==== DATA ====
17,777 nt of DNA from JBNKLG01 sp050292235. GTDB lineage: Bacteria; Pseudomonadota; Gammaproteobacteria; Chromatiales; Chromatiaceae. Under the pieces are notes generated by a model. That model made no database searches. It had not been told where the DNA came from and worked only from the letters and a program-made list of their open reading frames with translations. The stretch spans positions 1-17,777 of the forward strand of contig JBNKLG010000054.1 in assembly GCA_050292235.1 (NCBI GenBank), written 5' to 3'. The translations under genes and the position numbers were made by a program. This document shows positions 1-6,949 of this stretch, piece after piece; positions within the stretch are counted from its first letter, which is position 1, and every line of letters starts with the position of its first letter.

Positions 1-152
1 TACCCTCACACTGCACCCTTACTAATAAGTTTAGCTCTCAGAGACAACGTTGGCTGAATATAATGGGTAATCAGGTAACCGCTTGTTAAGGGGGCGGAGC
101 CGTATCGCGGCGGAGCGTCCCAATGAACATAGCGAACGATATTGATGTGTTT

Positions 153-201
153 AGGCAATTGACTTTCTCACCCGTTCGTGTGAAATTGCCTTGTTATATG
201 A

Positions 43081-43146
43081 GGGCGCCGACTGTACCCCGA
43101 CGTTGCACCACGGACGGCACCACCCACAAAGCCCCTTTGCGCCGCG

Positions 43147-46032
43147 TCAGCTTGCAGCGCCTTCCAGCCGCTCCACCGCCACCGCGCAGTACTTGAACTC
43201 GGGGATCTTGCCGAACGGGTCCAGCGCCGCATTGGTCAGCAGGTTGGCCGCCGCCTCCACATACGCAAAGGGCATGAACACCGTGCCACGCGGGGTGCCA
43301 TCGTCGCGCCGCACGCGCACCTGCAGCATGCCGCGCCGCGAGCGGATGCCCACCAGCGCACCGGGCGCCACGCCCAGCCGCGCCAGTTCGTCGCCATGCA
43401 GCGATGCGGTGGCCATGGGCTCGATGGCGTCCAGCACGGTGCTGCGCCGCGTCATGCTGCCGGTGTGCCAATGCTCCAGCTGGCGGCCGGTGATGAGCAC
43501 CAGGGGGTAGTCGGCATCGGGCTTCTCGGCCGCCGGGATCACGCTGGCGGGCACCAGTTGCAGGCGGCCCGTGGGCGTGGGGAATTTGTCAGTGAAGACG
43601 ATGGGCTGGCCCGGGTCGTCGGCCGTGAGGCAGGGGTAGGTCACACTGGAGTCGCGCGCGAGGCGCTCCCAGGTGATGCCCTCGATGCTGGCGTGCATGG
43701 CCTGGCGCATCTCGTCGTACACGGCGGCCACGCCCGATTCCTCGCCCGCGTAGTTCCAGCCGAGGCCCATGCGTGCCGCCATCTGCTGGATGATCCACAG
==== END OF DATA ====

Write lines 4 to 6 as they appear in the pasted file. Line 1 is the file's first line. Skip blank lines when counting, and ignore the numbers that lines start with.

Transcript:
101 CGTATCGCGGCGGAGCGTCCCAATGAACATAGCGAACGATATTGATGTGTTT

Positions 153-201
153 AGGCAATTGACTTTCTCACCCGTTCGTGTGAAATTGCCTTGTTATATG